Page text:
Will calamari play an important role in future climate-resilient fisheries?

Global reported squid catches (Millions of metric tons, 1950-2015). While squid catches have increased in recent years, year to year changes have also increased. Data accessed from FAO database. Plot by R. Boenish

Besides being the star in calamari appetizers, squid play the crucial roles of both predator and prey in marine ecosystems. Globally, squid can be found in nearly every ocean habitat from seagrass beds, to coral reefs, to the open ocean. Squid fisheries provide livelihoods and high-quality protein to communities, large and small all over the world. And as it turns out, studying squid can teach us valuable lessons about how to build climate-resilient fisheries. A new paper in Fisheries Research will help fishery managers predict where jumbo squid (Dosidicus gigas) populations might migrate under different scenarios of climate change, and help researchers understand why some species are more resilient than others.

While overall squid catches (all species combined) have increased in recent years, it is unclear what the future will hold in the face of climate change and other pressures. Healthy ecosystems depend on resilience from all links of the food chain. This research, which I contributed to along with a number of leading marine research organizations including Shanghai Ocean University, The University of Washington and The University of Maine, suggests that squid may play a more important role in improving climate resilience in the world’s fisheries than previously thought.

We found clear evidence of different migration routes and diets between El Niño (warm) and normal years. Consistent with previous studies, our results suggest potential habitat area for jumbo squid will decrease with ocean warming. However, during El Niño years, jumbo squid were able to successfully switch their food source to organisms lower in the food chain. While the results suggest the migration and feeding habits of jumbo squid are substantially influenced by oceanic dynamics, encouragingly, the foraging flexibility of jumbo squid suggests they have a high capacity to adapt to environmental volatility.

With the reality that much of the world’s ocean is getting warmer and extreme events are becoming more commonplace, species that are highly mobile, fast growing and reproducing, and flexible with what they eat will be poised for more success than their less adaptive counterparts. And while most fisheries in the world have either stabilized or declined in recent decades, squid catches have more than doubled since the mid-1980’s. So, incorporating squid as part of a diverse fishing portfolio may increase economic and ecological resilience in the face of climate change.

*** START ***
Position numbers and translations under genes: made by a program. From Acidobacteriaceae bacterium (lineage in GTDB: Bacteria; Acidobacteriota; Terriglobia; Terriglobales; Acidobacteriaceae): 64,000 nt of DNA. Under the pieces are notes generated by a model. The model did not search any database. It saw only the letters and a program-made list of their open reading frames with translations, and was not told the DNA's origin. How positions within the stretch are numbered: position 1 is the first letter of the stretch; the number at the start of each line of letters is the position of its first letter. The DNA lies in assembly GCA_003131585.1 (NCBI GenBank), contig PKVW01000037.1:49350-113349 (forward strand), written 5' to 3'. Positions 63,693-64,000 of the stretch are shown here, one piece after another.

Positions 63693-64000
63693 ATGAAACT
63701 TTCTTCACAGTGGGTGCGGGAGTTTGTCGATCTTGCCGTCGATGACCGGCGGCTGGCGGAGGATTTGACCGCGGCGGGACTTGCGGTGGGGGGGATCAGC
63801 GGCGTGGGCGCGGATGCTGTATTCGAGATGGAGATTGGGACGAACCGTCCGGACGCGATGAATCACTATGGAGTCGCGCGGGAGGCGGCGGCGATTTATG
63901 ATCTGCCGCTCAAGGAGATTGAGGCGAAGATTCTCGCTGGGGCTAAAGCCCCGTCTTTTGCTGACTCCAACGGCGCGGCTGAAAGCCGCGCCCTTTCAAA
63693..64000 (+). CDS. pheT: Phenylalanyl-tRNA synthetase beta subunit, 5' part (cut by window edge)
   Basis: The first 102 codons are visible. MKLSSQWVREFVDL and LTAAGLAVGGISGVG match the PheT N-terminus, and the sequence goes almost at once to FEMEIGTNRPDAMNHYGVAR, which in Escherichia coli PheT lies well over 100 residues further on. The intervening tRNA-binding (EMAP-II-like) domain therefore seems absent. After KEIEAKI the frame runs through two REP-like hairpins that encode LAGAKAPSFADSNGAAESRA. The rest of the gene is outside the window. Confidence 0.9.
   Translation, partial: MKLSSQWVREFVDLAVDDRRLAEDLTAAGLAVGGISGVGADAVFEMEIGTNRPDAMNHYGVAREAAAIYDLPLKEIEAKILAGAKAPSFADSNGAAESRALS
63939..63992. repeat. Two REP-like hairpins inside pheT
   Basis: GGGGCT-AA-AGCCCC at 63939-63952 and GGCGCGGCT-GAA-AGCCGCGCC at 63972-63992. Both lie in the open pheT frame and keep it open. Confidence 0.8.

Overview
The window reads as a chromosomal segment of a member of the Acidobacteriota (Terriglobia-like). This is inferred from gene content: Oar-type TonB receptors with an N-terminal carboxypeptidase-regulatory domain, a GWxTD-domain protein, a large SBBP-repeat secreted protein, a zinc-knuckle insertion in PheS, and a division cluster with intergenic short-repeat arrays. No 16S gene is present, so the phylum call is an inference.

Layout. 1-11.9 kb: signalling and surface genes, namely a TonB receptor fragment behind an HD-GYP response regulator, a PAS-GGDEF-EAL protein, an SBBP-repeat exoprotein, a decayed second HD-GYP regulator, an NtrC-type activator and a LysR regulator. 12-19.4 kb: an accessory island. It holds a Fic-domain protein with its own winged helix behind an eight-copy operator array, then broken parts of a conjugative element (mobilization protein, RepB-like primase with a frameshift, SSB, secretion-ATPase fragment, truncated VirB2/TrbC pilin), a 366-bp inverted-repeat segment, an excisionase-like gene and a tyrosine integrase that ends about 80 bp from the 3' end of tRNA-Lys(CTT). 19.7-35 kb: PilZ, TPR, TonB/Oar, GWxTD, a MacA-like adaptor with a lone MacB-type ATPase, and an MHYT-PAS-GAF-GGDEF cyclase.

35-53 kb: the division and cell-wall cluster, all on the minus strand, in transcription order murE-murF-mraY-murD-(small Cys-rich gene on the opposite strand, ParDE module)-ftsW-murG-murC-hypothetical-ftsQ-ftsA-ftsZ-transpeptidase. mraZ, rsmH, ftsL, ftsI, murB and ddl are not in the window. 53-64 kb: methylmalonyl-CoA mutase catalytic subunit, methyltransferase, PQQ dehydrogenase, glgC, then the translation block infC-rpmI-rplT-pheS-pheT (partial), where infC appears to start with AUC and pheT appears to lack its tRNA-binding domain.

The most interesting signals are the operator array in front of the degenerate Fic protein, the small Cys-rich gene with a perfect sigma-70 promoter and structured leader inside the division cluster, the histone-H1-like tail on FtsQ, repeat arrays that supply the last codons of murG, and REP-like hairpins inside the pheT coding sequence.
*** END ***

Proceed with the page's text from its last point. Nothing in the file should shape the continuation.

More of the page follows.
The analysis combined oceanographic data and biological samples to track how both the location and diet of jumbo squid off the west coast of South America changes with abrupt climatic events. We sampled beaks from squid caught in the Chinese commercial fishery and analyzed their chemical composition. Beaks grow through continued deposit of new material onto the edges of beak’s lateral wall, so as squid grow, so do their beaks. Though the material is hard, it contains chemical traces of the water chemistry and diet from when it was deposited. With this information, and knowledge of where and under what conditions the squid was caught, scientists can look backwards to learn about where the squid has been, and where it exists in the food web.

We are often confronted with depressing news about the oceans in the face of climate change. What’s important to keep in mind is that while many species are fighting an uphill battle, others possess adaptive characteristics that might poise them for success, like squid. Lead author on the paper, Dr. Guanyu Hu, explains, “Understanding how changing climate regimes affect biology is crucial as we move forward in the face of ocean change. However, for this to happen, we need more investigation into their biology, and how it changes based on space, time and environment.” While some studies have begun to broadly examine the effects of changing environments in the oceans, there has been little attention given to squid and their capacity to adapt to changing oceans despite their global economic and ecological importance.

This research helps fill in some of these gaps. It builds on a large body of oceanographic and fisheries knowledge to better understand how jumbo squid, distributed from California to southern Chile, respond to rapid changes in ocean conditions. Insights into how changes in temperature and food availability affect migration patterns and population trends are crucial for improving scientists’ ability to understand how squid can adapt to their environment and how we can create a future of climate-resilient fisheries.

If squid are able to change their foraging habits in response to changing ocean conditions, it’s possible other species are as well. While we will still need to hold global emissions to no more than 2 degrees Celsius of warming, and make management changes anticipating shifts in distribution and abundance, these findings are encouraging because they mean some fisheries are inherently more resilient to climate change—making our task at hand a bit easier.


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